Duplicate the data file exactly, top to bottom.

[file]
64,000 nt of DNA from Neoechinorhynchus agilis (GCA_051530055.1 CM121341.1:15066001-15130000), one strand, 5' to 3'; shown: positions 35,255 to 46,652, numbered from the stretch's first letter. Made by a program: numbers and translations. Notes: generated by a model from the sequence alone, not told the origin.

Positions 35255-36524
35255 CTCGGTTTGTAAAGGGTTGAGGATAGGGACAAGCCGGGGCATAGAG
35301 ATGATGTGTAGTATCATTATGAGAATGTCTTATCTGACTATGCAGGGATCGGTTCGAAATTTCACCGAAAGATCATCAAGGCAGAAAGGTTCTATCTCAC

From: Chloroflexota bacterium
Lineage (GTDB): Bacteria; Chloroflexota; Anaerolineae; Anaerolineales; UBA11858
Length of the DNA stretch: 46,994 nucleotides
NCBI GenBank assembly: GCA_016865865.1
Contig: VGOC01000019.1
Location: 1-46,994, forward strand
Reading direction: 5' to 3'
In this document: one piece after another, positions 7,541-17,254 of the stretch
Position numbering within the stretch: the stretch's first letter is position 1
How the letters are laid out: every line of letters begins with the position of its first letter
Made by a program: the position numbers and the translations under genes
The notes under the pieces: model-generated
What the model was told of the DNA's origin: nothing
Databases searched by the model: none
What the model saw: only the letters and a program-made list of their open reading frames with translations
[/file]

64,000 nt of DNA from Neoechinorhynchus agilis (GCA_051530055.1 CM121341.1:15066001-15130000), one strand, 5' to 3'; shown: positions 35,255 to 46,652, numbered from the stretch's first letter. Made by a program: numbers and translations. Notes: generated by a model from the sequence alone, not told the origin.

Positions 35255-36524
35255 CTCGGTTTGTAAAGGGTTGAGGATAGGGACAAGCCGGGGCATAGAG
35301 ATGATGTGTAGTATCATTATGAGAATGTCTTATCTGACTATGCAGGGATCGGTTCGAAATTTCACCGAAAGATCATCAAGGCAGAAAGGTTCTATCTCAC

From: Chloroflexota bacterium
Lineage (GTDB): Bacteria; Chloroflexota; Anaerolineae; Anaerolineales; UBA11858
Length of the DNA stretch: 46,994 nucleotides
NCBI GenBank assembly: GCA_016865865.1
Contig: VGOC01000019.1
Location: 1-46,994, forward strand
Reading direction: 5' to 3'
In this document: one piece after another, positions 7,541-17,254 of the stretch
Position numbering within the stretch: the stretch's first letter is position 1
How the letters are laid out: every line of letters begins with the position of its first letter
Made by a program: the position numbers and the translations under genes
The notes under the pieces: model-generated
What the model was told of the DNA's origin: nothing
Databases searched by the model: none
What the model saw: only the letters and a program-made list of their open reading frames with translations